About Seth Feldman
Seth's Page
Seth Feldman was a beloved member of the Tevya community prior to his death in 1988 at the age of 17. He was also a lifelong athlete, committed to excellence in physical activity. This passion remained throughout his courageous 3½ year battle with a brain tumor. He had goals of playing varsity football, graduating from high school and attending college, all of which he accomplished. But he didn’t just think of himself and his own struggle. His dream was to find a cure so that no one else had to go through what he was going through, and he volunteered his time to work towards that end.

More than anything else, though, Seth wanted to be remembered. Now is the time to remember and celebrate how Seth lived his life at a place he loved, his summer home, Camp Tevya. Through the Seth Feldman Fitness Center, there will be a lasting impact on the Tevya community as we expand opportunities for our children to participate in health and wellness activities.

Buddy Thomas: Dartmouth's Seth Feldman left courageous and lasting impression

By Buddy Thomas

December 20, 2012 - 12:00 AM

I spoke with him just one time. But that 30-or-so minute conversation was long enough to

develop into a life-long memory.

To me, Seth Feldman was just another name on a football roster when we met for the first and

only time back in May of 1988. The initial handshake took place at the old Dartmouth High

School in the office of the school's athletic director and legendary football coach Carlin Lynch.

The memory was etched somewhere else, in a private area where, in less than a hour, I would

walk away from someone who had been just another name on a football roster to someone who

would become the bravest person I've ever known.

Seth had two goals in his young life. One was to play football; the other was to graduate from

high school and go on to college. Thankfully, he would realize both. But it was his story of

determination through adversity that has made such a lasting impression on me.

With his freshman football season behind him, Seth spent the summer of 1984 working out in

preparation for what he hoped would be a breakout sophomore year. The headaches he was

experiencing didn't concern him at first because football camp was just around the corner and

that was his focus. But when Seth got violently ill during the workouts, he spent the final day in

the camp's infirmary. And when the headaches and vomiting continued, he was admitted to the

hospital.

Tests was ordered and revealed no signs of a virus. But when a CAT scan was taken and showed

a massive growth on the brain, Seth was immediately transported to Children's Hospital in

Boston where a biopsy revealed a malignant tumor the size of an orange. Seth Feldman was no

longer fighting for a spot on the Dartmouth High School football roster, he was now fighting for

his life.

A second operation was Seth's best chance of survival, but doctors were leaving the choice up to

him. He took that chance and survived. But, by the time the new school year began, he was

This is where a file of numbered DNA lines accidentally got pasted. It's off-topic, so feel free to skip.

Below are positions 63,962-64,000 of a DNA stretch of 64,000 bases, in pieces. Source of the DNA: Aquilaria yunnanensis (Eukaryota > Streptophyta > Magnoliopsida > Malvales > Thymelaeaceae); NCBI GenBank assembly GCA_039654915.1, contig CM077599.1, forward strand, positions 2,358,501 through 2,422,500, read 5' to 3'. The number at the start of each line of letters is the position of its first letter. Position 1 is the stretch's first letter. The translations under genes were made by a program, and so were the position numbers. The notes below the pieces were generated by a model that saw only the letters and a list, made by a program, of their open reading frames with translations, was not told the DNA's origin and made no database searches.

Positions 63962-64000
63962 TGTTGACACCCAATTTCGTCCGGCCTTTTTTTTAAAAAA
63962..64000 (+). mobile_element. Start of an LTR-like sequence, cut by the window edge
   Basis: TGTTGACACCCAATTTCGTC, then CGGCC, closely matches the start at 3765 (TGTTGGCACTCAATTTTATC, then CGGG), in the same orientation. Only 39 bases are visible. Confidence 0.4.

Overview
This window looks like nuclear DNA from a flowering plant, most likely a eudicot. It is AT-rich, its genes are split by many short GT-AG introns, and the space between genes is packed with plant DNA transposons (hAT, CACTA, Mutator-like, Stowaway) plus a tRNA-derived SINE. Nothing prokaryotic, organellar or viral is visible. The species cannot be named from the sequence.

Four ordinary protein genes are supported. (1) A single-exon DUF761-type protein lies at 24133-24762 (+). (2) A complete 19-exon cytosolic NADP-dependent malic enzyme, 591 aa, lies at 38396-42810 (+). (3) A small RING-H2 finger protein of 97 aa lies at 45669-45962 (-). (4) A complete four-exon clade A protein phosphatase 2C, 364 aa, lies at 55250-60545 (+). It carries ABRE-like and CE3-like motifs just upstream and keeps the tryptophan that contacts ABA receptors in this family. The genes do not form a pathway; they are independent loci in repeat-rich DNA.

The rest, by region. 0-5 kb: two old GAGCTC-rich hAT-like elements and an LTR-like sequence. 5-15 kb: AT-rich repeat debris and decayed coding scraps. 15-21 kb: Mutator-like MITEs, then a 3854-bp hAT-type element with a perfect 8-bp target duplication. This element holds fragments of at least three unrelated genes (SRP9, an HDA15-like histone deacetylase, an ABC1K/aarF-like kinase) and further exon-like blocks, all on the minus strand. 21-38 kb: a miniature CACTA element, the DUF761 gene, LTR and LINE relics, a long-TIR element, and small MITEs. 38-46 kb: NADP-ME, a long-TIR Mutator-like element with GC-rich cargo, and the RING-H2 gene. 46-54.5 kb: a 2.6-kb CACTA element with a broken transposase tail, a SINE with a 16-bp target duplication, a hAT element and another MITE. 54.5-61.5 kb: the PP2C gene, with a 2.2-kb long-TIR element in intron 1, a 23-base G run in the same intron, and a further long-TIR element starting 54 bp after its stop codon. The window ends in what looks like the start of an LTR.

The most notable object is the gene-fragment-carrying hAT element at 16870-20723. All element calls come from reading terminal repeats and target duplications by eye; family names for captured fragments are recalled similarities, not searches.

facing nine weeks of chemotherapy, followed by four weeks or radiation, which ruled out any

chance he had of playing football. But Seth refused to abandon his goal. He still had his junior

and senior seasons ahead of him and, after returning to the classroom, he set his sights on the

upcoming pre-season camp. By then, the chemotherapy and radiation treatments had stopped

and, although weakened, Seth was ready to play.

He made it though the workouts and was assigned to the junior varsity team, where he was

penciled in as the place-kicker. He played the entire season and contributed to the team's success

by kicking 10 extra points. Seth continued to work hard in the off-season, hoping to kick his way

on the varsity squad for his final season.

But, in April, tragedy struck again.

The headaches returned and, when subsequent tests revealed another tumor, Seth underwent still

another operation — one that was plagued by complications. He developed meningitis, and

during surgery, his neck was twisted, causing numbness on his left side. Following the operation,

Seth was unable to sit up, stand or walk for any length of time and spent weeks in rehabilitation.

But, five weeks later, he went to his junior prom.

I remember teary eyes forming as Seth talked his way slowly, but clearly, through that interview.

And all the welling came from me. Seth's eyes seemed dry and were crystal clear, and an everpresent

smile radiated the area. It got a little brighter when he talked about finally getting his

chance to play with the varsity team as a senior.

His weakened condition limited him to what he could do. Lynch penciled him in as the back-up

place-kicker, and on Oct. 24, 1987, Seth Feldman successfully kicked an extra point in a 21-7

victory over Bishop Feehan. It was his first and only attempt in a season he was so determined to

play.

The following May, Seth was among 11 athletes who received the Massachusetts High School

Football Coaches Football Association Award, which was presented to a senior football player

who overcame a handicap or special hardship to serve as an inspiration to his team.

Following the football season, Seth continued to attend his high school classes, rest and make

periodic trips to Boston where he did volunteer work for the Jimmy Fund and lecturing at the

Dana Farber Cancer Institute. In the fall of 1988, Seth — a high school honor student — entered

Dartmouth College in Hanover, N.H.

Sadly, on Dec. 22, 1988, Seth Harris Feldman passed away four months into his freshman year.

He was just 17 years old — way too young to die, but old enough to leave a positive and lasting

impression on people of all ages. It's hard to believe that 24 years have passed since I was

fortunate enough to sit down and talk with the bravest person I have ever met.

 


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